Python Bindings for Pressio

Leading-edge projection-based reduced order models (pROMs) for dynamical systems in science and engineering.

This is the documentation of the Python bindings library, which is one component of the Pressio project.


Note that if you get an import error, it might be that the version of pytest you are using is not compatible with the pip command you used to install. Make sure you use Python commands from the same distribution.

In a nutshell

Pressio can be applied to any dynamical system expressible in a continuous-time form as

\[ \frac{d \boldsymbol{y}}{dt} = \boldsymbol{f}(\boldsymbol{y},t; ...) \]

and/or in a discrete-time form

\[ \boldsymbol{R}(\boldsymbol{y}, \boldsymbol{y_{n-1}}, ..., t_n, dt_n; ...) = \boldsymbol{0} \]

Here, $y$ is the full-order model (FOM) state, $f$ the FOM velocity, $t$ is time, and $R$ is the residual.

This formulation is quite general and does not make any assumption on its origin: it may be derived from the spatial discretization (regardless of the discretization method) of a PDE problem, or from naturally discrete systems.

We leverage this expressive mathematical framework as a pivotal design choice to enable a minimal application programming interface (API) that is natural to dynamical systems: you choose the formulation more convenient to you, and interface your application to Pressio by creating a corresponding adapter class to expose the operators needed for the chosen formulation. In general, you don't need to support both: each one has advantages and disadvantages, and sometimes the choice is dictated directly by your native application (for example, in some cases it might be easier to directly expose the discrete-time residual).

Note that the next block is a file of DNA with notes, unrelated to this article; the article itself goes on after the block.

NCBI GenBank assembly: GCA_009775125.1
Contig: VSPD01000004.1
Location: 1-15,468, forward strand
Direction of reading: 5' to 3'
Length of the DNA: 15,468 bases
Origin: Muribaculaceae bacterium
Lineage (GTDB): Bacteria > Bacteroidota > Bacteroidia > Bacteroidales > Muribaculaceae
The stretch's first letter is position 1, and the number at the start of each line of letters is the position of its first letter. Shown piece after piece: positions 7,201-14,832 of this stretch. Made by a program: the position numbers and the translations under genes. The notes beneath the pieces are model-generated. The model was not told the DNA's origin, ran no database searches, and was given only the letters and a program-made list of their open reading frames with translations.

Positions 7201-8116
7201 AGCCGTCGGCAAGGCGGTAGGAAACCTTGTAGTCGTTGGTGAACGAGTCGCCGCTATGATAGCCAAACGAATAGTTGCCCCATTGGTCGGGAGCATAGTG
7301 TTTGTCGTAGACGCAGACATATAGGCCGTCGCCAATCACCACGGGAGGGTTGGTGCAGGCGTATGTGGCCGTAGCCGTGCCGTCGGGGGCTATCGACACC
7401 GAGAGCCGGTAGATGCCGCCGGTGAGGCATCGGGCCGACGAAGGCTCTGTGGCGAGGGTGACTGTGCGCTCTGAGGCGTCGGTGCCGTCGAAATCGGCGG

Read this doc page to learn more about the adapter classes and see code templates.

Explore the tutorials and demos

You can find descriptions of the demos here and of the tutorials here—we will progressively add more.

cd pressio4py/demos
python3 ./<demo-subdir-name>/

License and Citation

The full license is available here.

We are working on publishing this: you can find our arXiv preprint at:


Find us on Slack: or open an issue on github.